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To The Hebrides

Samuel Johnson's Journey to the Western Islands and James Boswell's Journal of a Tour

«

'Their shifting view of some events is often hilarious. The story should be of particular interest to the many Canadians with Scots ancestry (as it is to this Welshman, who has none) and, best of all as a reminder of English as She Should be Writ, but Alas No Longer Is'

»

Toronto Globe and Mail

Samuel Johnson and James Boswell spent the autumn of 1773 touring through the Lowlands and Highlands of Scotland as far west as the islands of Skye, Raasay, Coll, Mull, Inchkenneth and Iona. Both kept detailed notes of their impressions, and later published separate accounts of their journey. Les mer

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Samuel Johnson and James Boswell spent the autumn of 1773 touring through the Lowlands and Highlands of Scotland as far west as the islands of Skye, Raasay, Coll, Mull, Inchkenneth and Iona. Both kept detailed notes of their impressions, and later published separate accounts of their journey. These works contain some of the finest pieces of travel writing ever produced: they are also magnificent historical documents as well as portraits of two extraordinary men of letters. Together they paint a vivid picture of a society which was still almost unknown to the Europe of the Enlightenment. Entertaining, profound, and marvellously readable, they are a valuable chronicle of a lost age and a fascinating people. For the first time, Ronald Black's edition brings together Johnson's and Boswell's accounts of each of the six stages of the two men's journey - Lowlands, Skye, Coll, Mull and back to the mainland. Illustrated with prints by Thomas Rowlandson, it includes a critical introduction, translations of the Latin texts and brief notes.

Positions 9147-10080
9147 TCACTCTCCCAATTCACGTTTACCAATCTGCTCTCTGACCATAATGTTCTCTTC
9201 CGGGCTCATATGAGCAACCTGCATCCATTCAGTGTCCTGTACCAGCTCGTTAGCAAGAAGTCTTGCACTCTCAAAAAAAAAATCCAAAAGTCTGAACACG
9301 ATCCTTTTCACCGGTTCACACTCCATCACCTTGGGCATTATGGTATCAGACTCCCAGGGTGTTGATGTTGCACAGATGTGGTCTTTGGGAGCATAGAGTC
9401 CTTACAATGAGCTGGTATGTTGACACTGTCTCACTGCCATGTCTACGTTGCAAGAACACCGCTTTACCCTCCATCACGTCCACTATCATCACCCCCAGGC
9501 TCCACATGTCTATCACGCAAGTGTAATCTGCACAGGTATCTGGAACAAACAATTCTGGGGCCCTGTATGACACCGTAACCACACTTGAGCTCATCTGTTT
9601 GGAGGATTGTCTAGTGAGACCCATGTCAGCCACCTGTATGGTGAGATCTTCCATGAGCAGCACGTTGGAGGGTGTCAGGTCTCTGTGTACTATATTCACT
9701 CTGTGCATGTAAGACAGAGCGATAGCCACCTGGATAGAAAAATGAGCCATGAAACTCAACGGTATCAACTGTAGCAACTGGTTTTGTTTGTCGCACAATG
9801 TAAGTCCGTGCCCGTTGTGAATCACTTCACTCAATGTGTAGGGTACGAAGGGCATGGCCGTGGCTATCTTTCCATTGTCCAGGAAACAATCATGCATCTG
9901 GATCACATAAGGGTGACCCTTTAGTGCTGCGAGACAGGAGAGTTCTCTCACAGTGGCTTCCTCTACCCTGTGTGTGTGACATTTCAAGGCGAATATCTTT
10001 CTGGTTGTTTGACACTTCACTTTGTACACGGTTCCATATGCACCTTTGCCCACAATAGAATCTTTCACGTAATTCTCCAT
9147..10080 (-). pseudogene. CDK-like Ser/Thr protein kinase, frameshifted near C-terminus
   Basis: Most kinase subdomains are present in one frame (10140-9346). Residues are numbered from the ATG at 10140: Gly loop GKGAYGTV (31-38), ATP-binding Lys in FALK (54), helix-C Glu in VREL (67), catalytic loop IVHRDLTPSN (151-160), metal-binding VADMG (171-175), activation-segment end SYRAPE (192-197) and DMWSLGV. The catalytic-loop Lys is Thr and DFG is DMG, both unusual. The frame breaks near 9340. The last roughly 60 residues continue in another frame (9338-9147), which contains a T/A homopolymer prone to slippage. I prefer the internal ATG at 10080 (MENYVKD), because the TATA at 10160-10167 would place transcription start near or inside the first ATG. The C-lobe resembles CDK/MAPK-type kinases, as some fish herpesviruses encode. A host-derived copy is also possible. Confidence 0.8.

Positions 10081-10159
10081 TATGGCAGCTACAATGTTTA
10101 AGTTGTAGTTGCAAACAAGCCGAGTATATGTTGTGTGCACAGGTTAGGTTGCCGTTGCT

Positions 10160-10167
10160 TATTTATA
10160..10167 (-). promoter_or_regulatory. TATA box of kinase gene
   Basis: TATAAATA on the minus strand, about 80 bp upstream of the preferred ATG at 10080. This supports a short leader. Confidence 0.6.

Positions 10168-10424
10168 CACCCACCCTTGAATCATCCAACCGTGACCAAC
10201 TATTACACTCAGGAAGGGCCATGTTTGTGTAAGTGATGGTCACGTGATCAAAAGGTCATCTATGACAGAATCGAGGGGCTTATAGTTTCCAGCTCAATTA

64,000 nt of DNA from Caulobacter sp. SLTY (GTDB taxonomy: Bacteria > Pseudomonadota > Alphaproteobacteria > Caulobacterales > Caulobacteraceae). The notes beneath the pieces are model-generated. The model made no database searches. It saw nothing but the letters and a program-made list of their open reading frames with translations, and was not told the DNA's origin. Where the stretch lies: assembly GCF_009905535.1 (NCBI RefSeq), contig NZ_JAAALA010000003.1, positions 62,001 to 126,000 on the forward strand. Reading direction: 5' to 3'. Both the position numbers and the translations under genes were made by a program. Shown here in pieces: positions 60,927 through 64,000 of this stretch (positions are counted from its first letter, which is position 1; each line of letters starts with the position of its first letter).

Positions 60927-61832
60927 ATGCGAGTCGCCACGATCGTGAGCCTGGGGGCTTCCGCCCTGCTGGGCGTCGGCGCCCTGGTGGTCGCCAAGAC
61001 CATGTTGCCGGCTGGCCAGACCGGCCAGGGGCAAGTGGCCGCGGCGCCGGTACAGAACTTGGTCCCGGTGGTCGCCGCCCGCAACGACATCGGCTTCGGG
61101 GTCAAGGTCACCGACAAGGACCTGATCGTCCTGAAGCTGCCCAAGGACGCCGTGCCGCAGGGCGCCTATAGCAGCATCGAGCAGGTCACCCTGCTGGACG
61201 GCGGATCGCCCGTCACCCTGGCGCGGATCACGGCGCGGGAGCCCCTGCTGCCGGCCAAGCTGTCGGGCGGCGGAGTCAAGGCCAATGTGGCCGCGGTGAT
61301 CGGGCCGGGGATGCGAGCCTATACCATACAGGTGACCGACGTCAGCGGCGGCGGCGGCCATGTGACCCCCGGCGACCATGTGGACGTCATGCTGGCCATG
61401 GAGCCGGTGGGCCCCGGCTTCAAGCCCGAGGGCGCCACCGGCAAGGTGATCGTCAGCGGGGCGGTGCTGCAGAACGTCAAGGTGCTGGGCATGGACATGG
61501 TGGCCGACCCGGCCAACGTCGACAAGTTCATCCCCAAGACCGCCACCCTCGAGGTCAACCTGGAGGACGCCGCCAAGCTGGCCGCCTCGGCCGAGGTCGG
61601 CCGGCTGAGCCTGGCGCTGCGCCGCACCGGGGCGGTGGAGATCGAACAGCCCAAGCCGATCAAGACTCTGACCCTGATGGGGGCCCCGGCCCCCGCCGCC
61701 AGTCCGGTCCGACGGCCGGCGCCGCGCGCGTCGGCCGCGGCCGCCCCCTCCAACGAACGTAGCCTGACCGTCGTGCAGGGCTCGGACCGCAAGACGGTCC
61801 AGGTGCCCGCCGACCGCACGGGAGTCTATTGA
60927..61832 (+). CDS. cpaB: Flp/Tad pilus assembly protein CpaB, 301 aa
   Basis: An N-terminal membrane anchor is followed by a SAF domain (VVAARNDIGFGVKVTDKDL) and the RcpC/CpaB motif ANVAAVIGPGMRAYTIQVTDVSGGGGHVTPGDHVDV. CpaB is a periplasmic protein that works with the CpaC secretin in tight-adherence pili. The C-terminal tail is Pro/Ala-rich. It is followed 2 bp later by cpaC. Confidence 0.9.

Detaljer

Forlag
Birlinn Ltd
Innbinding
Paperback
Språk
Engelsk
ISBN
9781780270319
Utgivelsesår
2011
Format
20 x 13 cm

Om forfatteren

Samuel Johnson, a bookseller's son from Lichfield, achieved fame as a poet and moral essayist before completing his most famous work, The Dictionary of the English Language.



James Boswell had known him for exactly ten years when they set out together for the Hebrides in 1773. Son of a Scottish judge and himself a lawyer, Boswell is celebrated as much for the disarming honesty of his diaries as for his great biography of Johnson.



Formerly a lecturer in Celtic at the universities of Glasgow and Edinburgh, Ronald Black is Gaelic Editor of the Scotsman. As well as various anthologies and studies of eighteenth- and twentieth-century Gaelic verse, he has published The Gaelic Otherworld, a new edition of the folklore collections of the Rev. John Gregorson Campbell of Tiree.

Anmeldelser

«

'Their shifting view of some events is often hilarious. The story should be of particular interest to the many Canadians with Scots ancestry (as it is to this Welshman, who has none) and, best of all as a reminder of English as She Should be Writ, but Alas No Longer Is'

»

Toronto Globe and Mail

«

'It is always pleasurable when a reviewer can recommend a book unreservedly. Congratulations to Ronald Black and Birlinn, To the Hebrides is a stunning achievement'

»

Northwords Now

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